Colorado Springs, Colorado
On May 16, 2015, coriaceous from ROSLINDALE, MA wrote:
The toughest and hardiest yucca for the north and east (US). I also think it's quite ornamental. Adds an exotic note here.
The flowers are cream-white, usually unevenly tinted with green and sometimes dull pink. Unlike Yucca filimentosa/flaccida, flower scapes are usually unbranched. Individual rosettes/crowns die after flowering (are monocarpic), but the clump lives on as do the pups.
In some forms, the rosette is set on top of an above-ground stem (caulescent).
Within this species there's considerable variation in how sharp and dangerous the leaf tips are.
On May 16, 2015, Chillybean from (Zone 5a) wrote:
We planted the dormant bare roots in the fall of 2014. They arrived with some blades already formed. I put this in an area that should stay dry.
So far, there's not been much growth, at least above ground. They survived the winter, but so far have not thrived. I have some flaccid leafed yucca that's not native to Iowa, so I hope these glaucas can bounce to life. With my natives, I hand pull the grasses around them not trusting others to avoid chopping the plants with the mower or trimmer. Yes, the blades are enough to cut your hand!
On Jun 13, 2012, Hikaro_Takayama from Fayetteville, PA (Zone 6b) wrote:
I was at a home showing with my realtor in New Franklin, PA when I saw a clump of three yuccas with narrow, grassy leaves and 1 to 2 ft tall trunks. I decided to head over here to ID them, and it looks like they are Y. glauca (Palm Bob's first pic is almost a dead ringer for them).
The garden they were growing in, like the house and much of the rest of the property, unfortunately, had been neglected for a number of years, but the Y. glauca was doing just fine! I decided not to buy the place (because the house was a dump), but I was half-tempted to take one of the Yucca plants. )
Therefore I'd say that they are quite hardy and seem to do fine with our typical not-so-well drained soils.
On Jun 5, 2009, darylmitchell from Saskatoon, SK (Zone 3a) wrote:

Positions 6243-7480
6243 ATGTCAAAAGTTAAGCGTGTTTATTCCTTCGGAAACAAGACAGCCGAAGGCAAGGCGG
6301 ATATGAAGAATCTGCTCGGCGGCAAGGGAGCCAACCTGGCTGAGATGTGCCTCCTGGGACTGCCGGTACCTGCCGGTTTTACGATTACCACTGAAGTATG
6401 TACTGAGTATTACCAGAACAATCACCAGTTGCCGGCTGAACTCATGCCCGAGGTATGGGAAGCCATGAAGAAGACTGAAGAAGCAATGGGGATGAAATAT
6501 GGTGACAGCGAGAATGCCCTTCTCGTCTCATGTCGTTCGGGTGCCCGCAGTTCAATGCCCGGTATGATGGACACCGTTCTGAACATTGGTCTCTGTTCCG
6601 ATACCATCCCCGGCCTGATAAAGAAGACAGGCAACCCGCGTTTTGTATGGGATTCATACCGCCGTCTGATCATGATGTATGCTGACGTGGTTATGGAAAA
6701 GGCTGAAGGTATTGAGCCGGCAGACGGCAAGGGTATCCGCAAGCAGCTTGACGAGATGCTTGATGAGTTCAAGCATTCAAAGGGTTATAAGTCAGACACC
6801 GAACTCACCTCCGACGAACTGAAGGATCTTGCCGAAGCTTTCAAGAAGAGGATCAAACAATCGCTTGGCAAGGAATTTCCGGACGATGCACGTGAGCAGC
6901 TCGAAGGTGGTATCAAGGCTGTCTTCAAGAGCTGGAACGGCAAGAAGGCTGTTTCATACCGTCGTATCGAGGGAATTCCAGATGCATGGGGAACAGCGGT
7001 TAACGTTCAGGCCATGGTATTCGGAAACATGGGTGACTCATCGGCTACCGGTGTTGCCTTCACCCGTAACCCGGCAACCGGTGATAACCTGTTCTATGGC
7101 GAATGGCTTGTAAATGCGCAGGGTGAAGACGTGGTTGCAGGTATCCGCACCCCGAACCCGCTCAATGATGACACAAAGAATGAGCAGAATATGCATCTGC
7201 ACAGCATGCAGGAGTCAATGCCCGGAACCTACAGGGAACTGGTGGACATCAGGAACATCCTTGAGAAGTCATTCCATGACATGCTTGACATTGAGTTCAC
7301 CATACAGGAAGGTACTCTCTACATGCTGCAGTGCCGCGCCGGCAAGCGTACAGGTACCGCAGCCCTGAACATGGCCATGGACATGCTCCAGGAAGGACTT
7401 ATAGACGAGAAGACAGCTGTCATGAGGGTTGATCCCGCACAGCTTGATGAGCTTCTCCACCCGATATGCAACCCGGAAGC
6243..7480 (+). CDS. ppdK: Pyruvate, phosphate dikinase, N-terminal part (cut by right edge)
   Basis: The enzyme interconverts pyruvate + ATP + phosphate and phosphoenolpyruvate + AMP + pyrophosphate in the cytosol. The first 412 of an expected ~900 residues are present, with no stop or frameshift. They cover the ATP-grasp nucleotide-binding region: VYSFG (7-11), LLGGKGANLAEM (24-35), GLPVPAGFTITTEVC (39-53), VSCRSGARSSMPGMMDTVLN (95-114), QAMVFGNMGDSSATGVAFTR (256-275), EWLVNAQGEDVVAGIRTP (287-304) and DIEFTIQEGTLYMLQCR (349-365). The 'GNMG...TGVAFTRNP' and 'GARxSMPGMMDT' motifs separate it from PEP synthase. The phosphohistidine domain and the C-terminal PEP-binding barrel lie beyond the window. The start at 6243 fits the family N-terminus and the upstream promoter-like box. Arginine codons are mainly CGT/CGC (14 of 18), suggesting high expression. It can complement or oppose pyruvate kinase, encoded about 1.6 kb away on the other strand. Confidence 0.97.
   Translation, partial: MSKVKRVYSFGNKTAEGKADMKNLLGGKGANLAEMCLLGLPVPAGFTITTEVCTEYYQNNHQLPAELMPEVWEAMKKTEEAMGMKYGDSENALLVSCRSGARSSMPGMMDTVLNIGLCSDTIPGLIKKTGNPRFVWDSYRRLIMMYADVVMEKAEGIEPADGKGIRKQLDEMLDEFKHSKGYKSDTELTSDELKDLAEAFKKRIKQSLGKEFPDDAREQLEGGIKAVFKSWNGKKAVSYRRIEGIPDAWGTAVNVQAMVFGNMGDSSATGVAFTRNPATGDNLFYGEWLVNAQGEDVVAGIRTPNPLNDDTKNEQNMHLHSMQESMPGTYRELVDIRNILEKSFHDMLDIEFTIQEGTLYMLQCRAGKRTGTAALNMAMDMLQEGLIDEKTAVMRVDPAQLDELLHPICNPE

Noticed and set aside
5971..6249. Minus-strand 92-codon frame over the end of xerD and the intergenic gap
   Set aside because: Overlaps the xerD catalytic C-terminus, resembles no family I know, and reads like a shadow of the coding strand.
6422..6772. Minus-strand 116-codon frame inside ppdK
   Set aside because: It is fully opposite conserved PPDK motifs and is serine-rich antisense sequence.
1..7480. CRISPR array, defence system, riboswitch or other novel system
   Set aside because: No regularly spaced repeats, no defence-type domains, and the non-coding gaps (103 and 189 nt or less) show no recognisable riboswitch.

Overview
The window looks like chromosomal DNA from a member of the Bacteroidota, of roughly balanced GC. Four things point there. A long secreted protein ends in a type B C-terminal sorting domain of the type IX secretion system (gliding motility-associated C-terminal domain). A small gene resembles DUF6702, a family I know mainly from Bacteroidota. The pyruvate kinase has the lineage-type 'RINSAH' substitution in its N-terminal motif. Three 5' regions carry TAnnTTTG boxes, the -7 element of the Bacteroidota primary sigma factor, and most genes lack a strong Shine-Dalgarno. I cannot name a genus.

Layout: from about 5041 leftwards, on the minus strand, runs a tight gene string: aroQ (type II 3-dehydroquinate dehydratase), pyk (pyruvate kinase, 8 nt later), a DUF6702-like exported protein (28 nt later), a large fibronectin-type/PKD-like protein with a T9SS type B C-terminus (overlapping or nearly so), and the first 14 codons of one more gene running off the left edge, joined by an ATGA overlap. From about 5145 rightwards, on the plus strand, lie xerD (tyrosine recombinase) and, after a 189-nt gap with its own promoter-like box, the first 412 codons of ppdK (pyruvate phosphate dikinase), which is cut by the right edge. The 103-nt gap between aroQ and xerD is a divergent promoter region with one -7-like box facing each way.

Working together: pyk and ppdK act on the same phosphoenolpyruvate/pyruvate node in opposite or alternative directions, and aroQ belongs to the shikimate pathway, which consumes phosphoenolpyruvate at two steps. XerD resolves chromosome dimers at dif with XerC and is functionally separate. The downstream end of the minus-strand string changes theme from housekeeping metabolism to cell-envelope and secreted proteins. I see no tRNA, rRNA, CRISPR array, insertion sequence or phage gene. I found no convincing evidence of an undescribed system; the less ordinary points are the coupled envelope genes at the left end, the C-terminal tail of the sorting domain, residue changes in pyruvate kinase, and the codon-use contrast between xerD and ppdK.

I have a soapweed yucca growing in my south-facing flowerbed. It seems to be doing well in the dry clay soil. Now in its second year, it's slow-growing and hasn't bloomed yet. I would expect it to take some time to get to an appreciable size, given our short summers and long, cold winters.
On Mar 22, 2009, bt18 from Union City, OK (Zone 7a) wrote:
This yucca grows all over Oklahoma and is native to the area I live. The leaves are very tough and hard to cut especially with a dull pair of clippers. I have one I dug up just outside of town and hasn't bloomed since I have had it but it is much bigger than when I first got it.
On Sep 28, 2007, Cactusdude from Miami, FL (Zone 10b) wrote:
I Collected some plants in Montana when I lived there. When I moved to Miami, Florida the plants came with me.
They have been growing well in the ground for the past three years, but haven't bloomed. Guess that I will have to wait for a cold winter!
The species has an interesting spiky look in the landscape. I
think that it is quite attractive.
On Feb 8, 2006, raisedbedbob from Walkerton, VA (Zone 7a) wrote:
American Indians used the pounded root as a poultice on inflamations and to stop bleeding. They also used it as a shampoo to cure dandruff and baldness. The leaf juice was used to make poison arrows.
On Mar 31, 2005, nevadagdn from Sparks, NV (Zone 7a) wrote:
I disagree with palmbob--I find this yucca extremely attractive--attractive enough to merit an "ooh! what's that. " at our local arboretum and a quick trip to a nearby nursery that specializes in dryland plants. It's proven very hardy and very drought-tolerant.
This Yucca is native further north than any other. It grows into Alberta (and Saskatchewan), Canada (Which by the way is zone 3a, with occasional 2b winters. Despite common belief this Yucca does from a trunk. The trunk grows slowly to about 2 feet. It is not monocarpic, as parent plants set seed many times before dieing. I personally can vouch for flowering and seeding of the same plant for 5 seasons.
This is a much better plant than people give it credit for, and its hardiness is UNMATCHED among Yuccas, it is hardier even than Yucca filamentosa and flaccida.
On Mar 13, 2004, palmbob from Acton, CA (Zone 8b) wrote:
Not a terribly ornamental plant- looks a bit like a clump of grass with slightly spiny ends. Common all over the south and midwest into the plains of the US.